This time, we were trying something new. The three of us got a panel: "Battle of the Genres", where each of us argued why our respective genres was the best (I was representing Team Sci-Fi, Elizabeth was Team Fantasy, and Steve was Team Horror). To promote the panel and add a little more fun to it, we got buttons made for each team and handed them out at our table. Most people were torn because they liked all three, but in the Battle of the Genres, everyone has to choose a side. At least for the panel, which was supposed to be a fun debate (with our affiliations exaggerated for entertainment purposes, of course – as you may know, I also write fantasy).

All in all, the con was awesome. There were a LOT more people than I expected. The dealer's room was hopping for most of Saturday, with curious attendees browsing for fun merchandise. And our buttons were a hit. Our panel was late at night – 10pm, to be precise – so a lot of people couldn't make it, but it was still cool to see everyone walking around with them. Even the cosplayers pinned them proudly!

I sold a decent number of books, enough to put me in "can't complain" territory, but the star of the con, this time, was Elizabeth's book, Oracle of Philadelphia. Which seems fair since Steve and I have each had "our" cons in the past few months (Steve's Braineater Jones was the talk of Illogicon down in Raleigh, which I didn't attend, and myArtificial Absolutes was our bestselling title at Farpoint, which isn't surprising because, well, it's FARPOINT). And I, always the magpie for more stuff, also traded my books with other dealers. Got an awesome steampunk flask from a leather dealer and traded books with two other authors. This whole barter/retail-for-retail thing kind of works for me…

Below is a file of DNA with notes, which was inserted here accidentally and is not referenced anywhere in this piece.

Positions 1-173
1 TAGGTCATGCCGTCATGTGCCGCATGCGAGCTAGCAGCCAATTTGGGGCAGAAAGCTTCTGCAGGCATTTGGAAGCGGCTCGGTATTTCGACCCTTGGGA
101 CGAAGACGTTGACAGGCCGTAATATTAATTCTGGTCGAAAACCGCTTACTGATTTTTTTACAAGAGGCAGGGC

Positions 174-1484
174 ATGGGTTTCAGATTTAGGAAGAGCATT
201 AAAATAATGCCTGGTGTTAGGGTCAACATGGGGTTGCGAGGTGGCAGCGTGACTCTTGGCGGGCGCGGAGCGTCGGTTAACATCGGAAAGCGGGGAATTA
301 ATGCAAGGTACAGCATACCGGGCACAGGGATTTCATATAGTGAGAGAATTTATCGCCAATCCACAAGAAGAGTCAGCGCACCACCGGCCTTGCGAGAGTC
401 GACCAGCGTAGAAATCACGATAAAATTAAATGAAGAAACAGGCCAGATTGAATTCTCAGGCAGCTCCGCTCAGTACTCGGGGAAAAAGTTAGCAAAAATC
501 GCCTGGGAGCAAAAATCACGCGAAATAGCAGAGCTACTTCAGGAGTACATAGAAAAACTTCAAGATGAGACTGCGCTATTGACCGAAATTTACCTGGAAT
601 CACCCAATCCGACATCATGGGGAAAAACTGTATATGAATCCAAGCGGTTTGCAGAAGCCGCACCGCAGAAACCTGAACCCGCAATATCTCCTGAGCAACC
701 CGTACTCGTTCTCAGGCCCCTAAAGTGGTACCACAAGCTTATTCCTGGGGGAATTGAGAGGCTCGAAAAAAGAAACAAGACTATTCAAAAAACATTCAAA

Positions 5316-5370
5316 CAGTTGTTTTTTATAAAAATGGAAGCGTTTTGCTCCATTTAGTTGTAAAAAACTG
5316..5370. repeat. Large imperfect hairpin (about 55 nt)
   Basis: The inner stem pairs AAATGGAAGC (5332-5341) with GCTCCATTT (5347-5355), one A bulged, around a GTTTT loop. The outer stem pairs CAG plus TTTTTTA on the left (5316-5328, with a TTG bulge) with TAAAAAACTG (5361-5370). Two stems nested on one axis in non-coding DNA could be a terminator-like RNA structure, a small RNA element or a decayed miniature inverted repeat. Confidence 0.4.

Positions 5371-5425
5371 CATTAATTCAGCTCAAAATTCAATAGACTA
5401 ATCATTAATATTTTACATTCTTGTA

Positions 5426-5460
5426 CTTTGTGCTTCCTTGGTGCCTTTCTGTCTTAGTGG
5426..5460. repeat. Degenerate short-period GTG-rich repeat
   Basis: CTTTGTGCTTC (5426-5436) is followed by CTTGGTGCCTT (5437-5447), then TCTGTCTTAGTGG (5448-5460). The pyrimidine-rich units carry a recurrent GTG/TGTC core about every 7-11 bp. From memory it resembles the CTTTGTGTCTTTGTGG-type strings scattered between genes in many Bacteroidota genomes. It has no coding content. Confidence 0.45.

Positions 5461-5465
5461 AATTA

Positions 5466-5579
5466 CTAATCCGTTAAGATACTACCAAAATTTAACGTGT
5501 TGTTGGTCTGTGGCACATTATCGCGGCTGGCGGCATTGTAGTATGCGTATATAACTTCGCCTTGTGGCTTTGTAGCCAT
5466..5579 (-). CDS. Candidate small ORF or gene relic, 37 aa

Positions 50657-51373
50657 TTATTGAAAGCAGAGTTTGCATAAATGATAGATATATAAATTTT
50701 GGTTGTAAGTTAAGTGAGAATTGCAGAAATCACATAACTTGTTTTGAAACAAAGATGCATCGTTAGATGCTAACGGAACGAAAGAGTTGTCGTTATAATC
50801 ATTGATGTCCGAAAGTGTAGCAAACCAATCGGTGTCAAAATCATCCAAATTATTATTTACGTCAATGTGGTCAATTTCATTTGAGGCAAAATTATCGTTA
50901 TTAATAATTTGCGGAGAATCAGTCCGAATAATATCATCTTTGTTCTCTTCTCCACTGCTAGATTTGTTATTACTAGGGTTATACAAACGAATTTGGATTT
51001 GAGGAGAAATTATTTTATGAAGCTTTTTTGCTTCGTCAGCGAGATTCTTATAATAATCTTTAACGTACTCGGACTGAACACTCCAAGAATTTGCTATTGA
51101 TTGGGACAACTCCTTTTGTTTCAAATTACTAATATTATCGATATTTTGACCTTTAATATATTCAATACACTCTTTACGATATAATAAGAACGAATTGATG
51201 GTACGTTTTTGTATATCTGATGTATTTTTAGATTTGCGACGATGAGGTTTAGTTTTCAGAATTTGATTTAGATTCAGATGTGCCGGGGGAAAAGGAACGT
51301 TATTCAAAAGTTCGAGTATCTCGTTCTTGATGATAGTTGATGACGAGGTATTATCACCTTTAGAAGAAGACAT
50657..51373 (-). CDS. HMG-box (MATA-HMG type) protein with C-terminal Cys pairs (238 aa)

Anyway, back to the panel. We were kind of terrified that no one would show up because it was at 10pm. The panel was conceived to be an audience participation debate – a lively, just-for-fun argument so people could talk about which genre was their favorite and why (and discuss the traits of each, and how they crossover into each other). What would we do if it was just the three of us and two silent attendees?

Button, button, who's got the button?
To drum up interest, we stood in the hallway and flagged down anyone passing by with a button. It worked pretty well – in trying to convince each person why they should take one particular genre's button, we actually gave a pretty accurate preview of fun times to come. We talked about 25 people into coming, which was far better than we expected, considering it was 10pm and most people had gone home to sleep.

When the panel began, Steve, ever the salesman, got up and made an impassioned speech about the merits of horror. FEAR was his biggest driver. And of course, since zinging the opponent's side is necessary for any debate to be entertaining, he maintained that sci-fi and fantasy just didn't stand up to a genre that was an emotion by itself.

And that's when I started panicking. Steve was making all these awesome arguments, Elizabeth, ever the organized one, had research notes prepared, and I… I'd been planning on going with my gut. I had a few ideas, but they all fled once I realized that I was actually going to have to TALK IN FRONT OF PEOPLE. I was terribly sleep deprived from the week before, so my brain wasn't fully functioning to begin with, and on top of that, the anxiety was making my heart hammer in my ears. Which wouldn't have been a huge deal, except my blood seemed to be rushing out of my head at the same time. I actually started seeing black spots and was terrified that I'd pass out. For real.

At our panel
Thankfully, the Force was with me, and I managed to get up there and give my pitch without crumpling into a heap. My angle? Sci-Fi takes the issues of today and looks forward. Sometimes it goes very, very far forward, but it always holds on to some thread connecting it to the present.